Before I get into why I want Google to drop everything they’re doing with Google Data Studio (GDS) – their answer to Power BI or Tableau – and prioritize my personal needs, I’ll say:
This post should read as a love letter to Data Studio because it is. It’s (incredibly) still a free tool, and I understand that comes with some limitations. Still, Portent has already used GDS to:
- Overhaul our entire agency reporting with progressive detail,
- Publish a visualization on our “Dark Traffic” study,
- Map public weather data stored in the Google Cloud, and
- Solve loads of other client-specific problems
Even so, being in Google Data Studio constantly has given me a perspective few have on its shortcomings. I’ll detail GDS growth opportunities here in the hopes that Nick and crew will take them with a grain of salt, but maybe move them up the roadmap.
They’ve had many updates in the last year already on greater visual fine-tuning of charts and graphs, but for Data Studio to be the silver bullet for agency reporting it needs more ways to affect global settings across many pages.
GDS has a few built-in themes (light and dark) that help you dictate background and font colors on entire reports, but it needs a way to store and re-use custom color palettes and fonts (including size relationships) across multiple reports.
We have a style guide at our agency with hex colors and fonts we’re expected to use in all client-facing deliverables. It would be nice to capture that style and add it to a new report with one click instead of manually adding it each time.
Data Label Control
Data Studio team has already added a way to re-size data labels on charts, which is brilliant; they were almost always too small before. I’d like to see them take this control granularity a step further. Specifically:
- Choosing where labels appear on the chart (e.g., Excel-style Inside Top, Outside End),
- Copying and pasting data label treatments from one graph to another, and
- Spacing control for labels in stacked column (or other similarly crowded) visualizations
Support for Adobe Typekit or even just matching the fonts available in other Google Doc programs (like Docs or Slides) would be sufficient here. Typography and readability are essential when presenting any content, but especially in data storytelling.
Arrows, Lines, Polygons and Other Shapes
Right now, only Circles and Rectangles can be drawn natively in GDS. So often, I have to screencap my beautiful visualizations in Data Studio and then annotate them with arrows and lines in other programs. Aside from just annotating data though, we’re also working on building funnel-style visualizations for clients, and they look super clunky with only rectangles.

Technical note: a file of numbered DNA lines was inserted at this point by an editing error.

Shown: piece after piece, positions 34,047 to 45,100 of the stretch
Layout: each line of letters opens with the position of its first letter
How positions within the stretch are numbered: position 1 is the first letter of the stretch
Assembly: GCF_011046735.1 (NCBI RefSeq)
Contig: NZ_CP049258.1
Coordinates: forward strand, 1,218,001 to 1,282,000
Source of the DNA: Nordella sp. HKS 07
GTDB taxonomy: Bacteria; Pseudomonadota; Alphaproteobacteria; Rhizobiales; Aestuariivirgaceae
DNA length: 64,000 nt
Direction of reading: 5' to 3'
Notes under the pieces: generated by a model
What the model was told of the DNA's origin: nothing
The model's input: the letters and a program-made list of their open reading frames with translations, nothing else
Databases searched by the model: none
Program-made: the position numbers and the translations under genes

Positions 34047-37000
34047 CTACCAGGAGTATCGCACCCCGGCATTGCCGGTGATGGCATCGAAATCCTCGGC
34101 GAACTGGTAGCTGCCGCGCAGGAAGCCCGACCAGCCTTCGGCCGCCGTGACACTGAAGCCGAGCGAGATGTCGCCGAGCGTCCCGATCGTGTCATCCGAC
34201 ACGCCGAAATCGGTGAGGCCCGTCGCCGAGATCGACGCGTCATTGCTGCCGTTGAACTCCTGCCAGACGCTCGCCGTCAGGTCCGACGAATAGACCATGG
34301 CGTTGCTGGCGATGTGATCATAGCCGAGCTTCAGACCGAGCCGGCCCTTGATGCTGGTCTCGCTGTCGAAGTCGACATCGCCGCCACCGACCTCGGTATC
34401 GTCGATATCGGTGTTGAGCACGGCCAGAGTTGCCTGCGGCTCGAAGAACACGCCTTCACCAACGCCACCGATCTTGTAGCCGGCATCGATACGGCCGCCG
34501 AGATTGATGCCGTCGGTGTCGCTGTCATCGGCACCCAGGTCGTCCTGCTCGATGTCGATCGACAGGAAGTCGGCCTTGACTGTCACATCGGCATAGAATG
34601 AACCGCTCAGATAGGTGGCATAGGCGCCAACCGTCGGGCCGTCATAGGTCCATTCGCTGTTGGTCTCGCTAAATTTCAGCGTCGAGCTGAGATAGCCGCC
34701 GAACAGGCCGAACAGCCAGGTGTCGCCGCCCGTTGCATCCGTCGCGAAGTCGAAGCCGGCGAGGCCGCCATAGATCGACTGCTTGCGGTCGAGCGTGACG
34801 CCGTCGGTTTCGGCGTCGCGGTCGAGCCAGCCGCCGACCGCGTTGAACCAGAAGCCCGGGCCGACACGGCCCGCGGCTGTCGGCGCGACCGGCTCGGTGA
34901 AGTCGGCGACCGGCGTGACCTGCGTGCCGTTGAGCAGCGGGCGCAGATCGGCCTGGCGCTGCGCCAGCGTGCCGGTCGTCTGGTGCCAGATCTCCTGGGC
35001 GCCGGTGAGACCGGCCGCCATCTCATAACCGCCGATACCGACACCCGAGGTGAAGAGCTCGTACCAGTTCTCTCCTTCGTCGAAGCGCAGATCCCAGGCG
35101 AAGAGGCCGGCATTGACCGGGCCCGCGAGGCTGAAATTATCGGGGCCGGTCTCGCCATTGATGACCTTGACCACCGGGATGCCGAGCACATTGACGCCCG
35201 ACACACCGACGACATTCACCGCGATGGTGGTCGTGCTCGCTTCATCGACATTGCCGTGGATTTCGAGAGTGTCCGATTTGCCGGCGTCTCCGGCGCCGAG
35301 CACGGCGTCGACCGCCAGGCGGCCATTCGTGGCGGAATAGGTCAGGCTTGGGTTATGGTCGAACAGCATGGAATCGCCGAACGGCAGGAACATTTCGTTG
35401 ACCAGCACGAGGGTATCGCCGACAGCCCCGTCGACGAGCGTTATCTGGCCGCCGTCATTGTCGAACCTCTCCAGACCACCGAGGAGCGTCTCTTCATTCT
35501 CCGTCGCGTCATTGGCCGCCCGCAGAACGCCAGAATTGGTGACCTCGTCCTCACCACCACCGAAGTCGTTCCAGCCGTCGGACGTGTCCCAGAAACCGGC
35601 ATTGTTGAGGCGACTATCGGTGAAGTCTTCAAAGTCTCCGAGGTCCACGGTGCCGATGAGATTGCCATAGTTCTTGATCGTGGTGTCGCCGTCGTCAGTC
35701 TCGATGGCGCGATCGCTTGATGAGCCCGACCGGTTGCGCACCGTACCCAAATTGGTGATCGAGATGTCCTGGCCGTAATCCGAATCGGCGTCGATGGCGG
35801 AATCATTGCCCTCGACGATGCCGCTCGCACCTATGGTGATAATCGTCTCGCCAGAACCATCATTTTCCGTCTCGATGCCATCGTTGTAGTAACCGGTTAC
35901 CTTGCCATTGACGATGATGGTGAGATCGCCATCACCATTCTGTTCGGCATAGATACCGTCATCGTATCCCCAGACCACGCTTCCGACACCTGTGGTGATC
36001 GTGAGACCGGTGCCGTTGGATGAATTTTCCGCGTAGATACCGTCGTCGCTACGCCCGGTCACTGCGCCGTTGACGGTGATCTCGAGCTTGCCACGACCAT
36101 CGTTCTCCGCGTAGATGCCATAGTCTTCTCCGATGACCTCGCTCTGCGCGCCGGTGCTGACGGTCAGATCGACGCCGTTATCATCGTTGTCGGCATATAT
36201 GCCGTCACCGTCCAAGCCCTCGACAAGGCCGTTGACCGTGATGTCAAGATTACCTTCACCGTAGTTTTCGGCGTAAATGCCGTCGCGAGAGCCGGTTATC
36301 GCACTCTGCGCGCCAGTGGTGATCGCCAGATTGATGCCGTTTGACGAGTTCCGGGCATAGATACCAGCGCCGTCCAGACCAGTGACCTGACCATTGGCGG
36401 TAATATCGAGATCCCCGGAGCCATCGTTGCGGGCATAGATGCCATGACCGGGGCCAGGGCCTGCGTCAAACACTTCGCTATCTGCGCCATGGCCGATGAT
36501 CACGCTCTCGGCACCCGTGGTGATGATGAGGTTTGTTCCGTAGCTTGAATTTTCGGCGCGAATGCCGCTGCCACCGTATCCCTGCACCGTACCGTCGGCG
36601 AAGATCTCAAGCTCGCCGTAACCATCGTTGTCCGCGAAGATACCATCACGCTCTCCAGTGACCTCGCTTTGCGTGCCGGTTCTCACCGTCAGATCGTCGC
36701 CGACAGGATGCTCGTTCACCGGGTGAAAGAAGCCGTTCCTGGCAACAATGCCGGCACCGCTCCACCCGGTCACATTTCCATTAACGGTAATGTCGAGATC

Aside from all the visual trappings, the data is still paramount, and some improvements there could take GDS from a great tool to an excellent tool overnight.
Support for Google Analytics’ Multi-Channel Funnels
Today, while the GDS connector for GA is pretty comprehensive, the inability to tell the Assisted Conversion story is brutal on our clients who rely on content marketing to drive results. I’ve long lamented Google Analytics keeping their attribution data separate from their primary data (in both the UI and API) and its absence in Data Studio hurts even more.
Better Documentation for Data Blending
Blending Data Sources is probably Google Data Studio’s most mouthwatering feature for data workers in theory. But in practice, it’s still very clunky; mostly because it lacks documented best practices and examples for things like join keys, date dimensions, filtering, and more.
The other day, I was trying to create a custom field to show the % change between two data points from disparate sources and aggregate it by week and was getting insane math out of it. It turns out deltas only work on a day-by-day basis. Would’ve been nice to know before I went down a 2-hour rabbit hole thinking I did something wrong.
Our most sophisticated clients want to know things like:
- How are we pacing to annual goals?
- How many conversions can I expect by the end of the month?
While I could manually enter those things in a bullet chart, one of our objectives as an analytics team this year is to automate everything we can so our content, search, and social practitioners can focus on insight and strategy.
It’s one thing to introduce a trend line, but being able to specify a regression and project anticipated performance against actuals would make GDS a killer app for not just marketing reports, but also finance.
Friendlier Error Treatments
As of my writing this, you can specify what you want to show up in a table when GDS finds a null value in a data source (either “no data,” “0,” or my personal favorite “-“). Similarly, scorecards and charts tend to break in GDS for a variety of reasons. While a glaring error message and a monkey wrench are right to see for those of us who are editing the reports, it can be jarring for clients viewing the reports. A way for us to add an “Under Construction” or “Temporarily Unavailable” message or visual to broken elements would soften the blow for viewers.
Bulk Editing for Metrics Across Scorecards and Charts
When a client decides they want to see a different metric for conversions than we’re reporting on, today I have to modify each element in the report one-by-one to make that change. It would be nice to have a global find and replace or even to highlight items that share a metric in common from the same data source and swap it out wholesale.
Thanks, Google Data Studio!
Ultimately, I’m writing all this because I care. I’m an ardent supporter of GDS and, for my money, their team is the fastest iterating product team at Google. I hope to see some of the changes I listed above adopted, but I won’t be heartbroken if it doesn’t happen. Keep up the good work!
This is a news feed, by author Michael Wiegand, the original post can be found here My Google Data Studio Wishlist.